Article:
Talk of the career Grand Slam for McIlroy is with us again and this would appear to be his best chance of clinching it yet, as he is probably the star name in the best form right now. McIlroy (above) won the ‘fifth major’, the Players Championship, last month and has also been in the top six in each of his five previous tournament starts. It is fair to say there are still a few question marks over the Northern Irishman, however. His last major win was the US PGA in 2014 and we have become pretty used to him falling short while in contention on the final day in recent times.
The resurgence of Woods last year was not just one of the sporting stories of the year, but surely the decade. For him to go so close at the Open and US PGA, before winning the Tour Championship, was truly special. The start of 2019 has been a mixed bag, though, with an encouraging run of results (20th, 15th, tenth) interrupted by a neck injury which forced Woods to withdraw from the Arnold Palmer Invitational. He does have a recent matchplay win over McIlroy to fall back on and there is no question the four-time Masters champion has more than a fighting chance.
It is pretty extraordinary Johnson still has only one major to his name, the US Open in 2016. The American is capable of blasting the rest of the field away if he is really on song. A fine year to date has seen Johnson win twice, at the Saudi International and WGC-Mexico Championship, as well as a fifth place at the Players. Finishes of tied sixth, tied fourth and tied tenth in his last three Masters (injury ruled him out in 2017) suggests he is not far away.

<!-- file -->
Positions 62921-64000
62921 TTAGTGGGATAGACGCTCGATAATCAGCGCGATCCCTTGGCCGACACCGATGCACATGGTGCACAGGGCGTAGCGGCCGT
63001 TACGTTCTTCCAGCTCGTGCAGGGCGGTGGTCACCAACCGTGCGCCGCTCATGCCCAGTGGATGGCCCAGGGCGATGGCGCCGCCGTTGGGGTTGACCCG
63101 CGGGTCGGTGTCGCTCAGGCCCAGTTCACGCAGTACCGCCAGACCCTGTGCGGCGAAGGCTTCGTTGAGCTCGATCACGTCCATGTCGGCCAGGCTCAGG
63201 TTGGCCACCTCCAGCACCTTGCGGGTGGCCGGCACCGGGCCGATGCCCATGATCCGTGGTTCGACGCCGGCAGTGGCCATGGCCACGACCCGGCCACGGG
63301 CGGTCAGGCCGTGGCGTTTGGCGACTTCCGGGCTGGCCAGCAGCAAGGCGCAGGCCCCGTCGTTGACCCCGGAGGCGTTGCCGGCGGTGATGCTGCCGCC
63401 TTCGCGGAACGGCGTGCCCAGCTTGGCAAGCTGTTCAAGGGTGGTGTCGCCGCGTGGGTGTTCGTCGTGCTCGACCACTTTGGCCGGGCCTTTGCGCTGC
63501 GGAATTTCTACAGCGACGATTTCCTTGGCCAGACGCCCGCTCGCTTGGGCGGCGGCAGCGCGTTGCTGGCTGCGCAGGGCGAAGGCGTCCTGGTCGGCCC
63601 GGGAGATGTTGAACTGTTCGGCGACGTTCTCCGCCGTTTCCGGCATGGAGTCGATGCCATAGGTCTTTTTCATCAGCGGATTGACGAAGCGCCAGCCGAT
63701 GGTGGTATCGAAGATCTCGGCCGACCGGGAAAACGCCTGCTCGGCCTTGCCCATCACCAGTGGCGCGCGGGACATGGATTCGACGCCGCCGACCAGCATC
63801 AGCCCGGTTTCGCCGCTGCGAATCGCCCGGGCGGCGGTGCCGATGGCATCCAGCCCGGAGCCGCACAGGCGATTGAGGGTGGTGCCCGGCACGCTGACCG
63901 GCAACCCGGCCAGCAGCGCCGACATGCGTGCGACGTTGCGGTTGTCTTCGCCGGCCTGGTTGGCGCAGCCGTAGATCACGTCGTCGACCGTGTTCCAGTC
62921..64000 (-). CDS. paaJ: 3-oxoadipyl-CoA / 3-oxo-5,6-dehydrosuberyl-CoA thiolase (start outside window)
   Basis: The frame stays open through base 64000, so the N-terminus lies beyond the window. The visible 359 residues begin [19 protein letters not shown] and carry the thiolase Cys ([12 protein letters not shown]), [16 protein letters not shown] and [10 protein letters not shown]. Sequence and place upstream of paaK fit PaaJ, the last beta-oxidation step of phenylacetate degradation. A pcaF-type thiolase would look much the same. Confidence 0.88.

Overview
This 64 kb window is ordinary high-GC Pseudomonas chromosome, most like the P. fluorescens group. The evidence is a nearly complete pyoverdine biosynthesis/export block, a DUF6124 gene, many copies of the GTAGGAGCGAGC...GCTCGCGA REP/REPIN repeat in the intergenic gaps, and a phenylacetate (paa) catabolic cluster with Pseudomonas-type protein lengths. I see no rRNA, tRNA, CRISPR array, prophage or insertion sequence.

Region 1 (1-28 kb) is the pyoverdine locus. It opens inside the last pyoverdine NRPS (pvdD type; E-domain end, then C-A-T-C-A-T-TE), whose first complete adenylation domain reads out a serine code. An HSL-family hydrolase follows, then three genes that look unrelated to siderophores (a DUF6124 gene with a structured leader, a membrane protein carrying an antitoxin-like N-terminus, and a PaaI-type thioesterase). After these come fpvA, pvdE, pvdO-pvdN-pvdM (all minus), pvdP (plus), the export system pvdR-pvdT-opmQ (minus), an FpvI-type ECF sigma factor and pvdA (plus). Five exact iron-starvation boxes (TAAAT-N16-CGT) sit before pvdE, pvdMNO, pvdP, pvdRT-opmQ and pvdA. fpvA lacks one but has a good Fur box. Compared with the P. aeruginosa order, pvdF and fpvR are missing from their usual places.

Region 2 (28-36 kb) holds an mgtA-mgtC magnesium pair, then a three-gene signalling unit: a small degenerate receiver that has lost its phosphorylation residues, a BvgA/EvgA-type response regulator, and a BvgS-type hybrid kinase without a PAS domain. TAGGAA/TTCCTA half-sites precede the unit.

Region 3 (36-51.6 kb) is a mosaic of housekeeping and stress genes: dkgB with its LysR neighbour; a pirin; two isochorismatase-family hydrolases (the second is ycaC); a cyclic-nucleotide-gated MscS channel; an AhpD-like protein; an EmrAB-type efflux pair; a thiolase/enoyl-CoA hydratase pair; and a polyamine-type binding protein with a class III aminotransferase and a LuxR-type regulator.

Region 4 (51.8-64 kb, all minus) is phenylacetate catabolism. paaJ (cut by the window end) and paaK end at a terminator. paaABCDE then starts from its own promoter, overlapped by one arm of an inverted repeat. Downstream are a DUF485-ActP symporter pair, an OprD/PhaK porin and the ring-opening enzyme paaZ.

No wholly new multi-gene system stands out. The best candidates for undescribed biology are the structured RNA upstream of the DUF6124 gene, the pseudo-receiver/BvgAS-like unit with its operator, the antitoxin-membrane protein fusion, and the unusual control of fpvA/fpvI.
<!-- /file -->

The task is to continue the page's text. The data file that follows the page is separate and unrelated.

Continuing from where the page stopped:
What have they done with the real Jordan Spieth? The three-time major winner has not been at the races lately, slipping to world No.33. But Spieth (pictured) is too mercurial to be ruled out of the hunt here — he is the type to recover his form when it matters. And there’s the small issue of his outstanding Augusta record. These are his five finishes at the event: tied second, first, tied second, tied 11th, third. And his last Masters round was something to behold, a 64 on the final day last year that nearly saw him pinch the title off Patrick Reed.
We have become used to major winners in their 40s in the last decade — who’s to say Casey will not be the latest? His last four Masters have yielded finishes of tied sixth, tied fourth, sixth and tied 15th, and he looks very comfortable around Augusta. He has been in the winners’ enclosure already this year, successfully defending his title at the Valspar Championship. The last Ryder Cup emphasised how much Casey has grown in popularity and European fans would enjoy seeing him win a first major.
It seems like a pretty long time now we’ve been calling Fowler ‘the best player not to have won a major’. The 30-year-old (above) has been close so many times, it only seems logical to think he will be first across the line one day. It would be foolhardy to rule out Fowler wearing green come Sunday.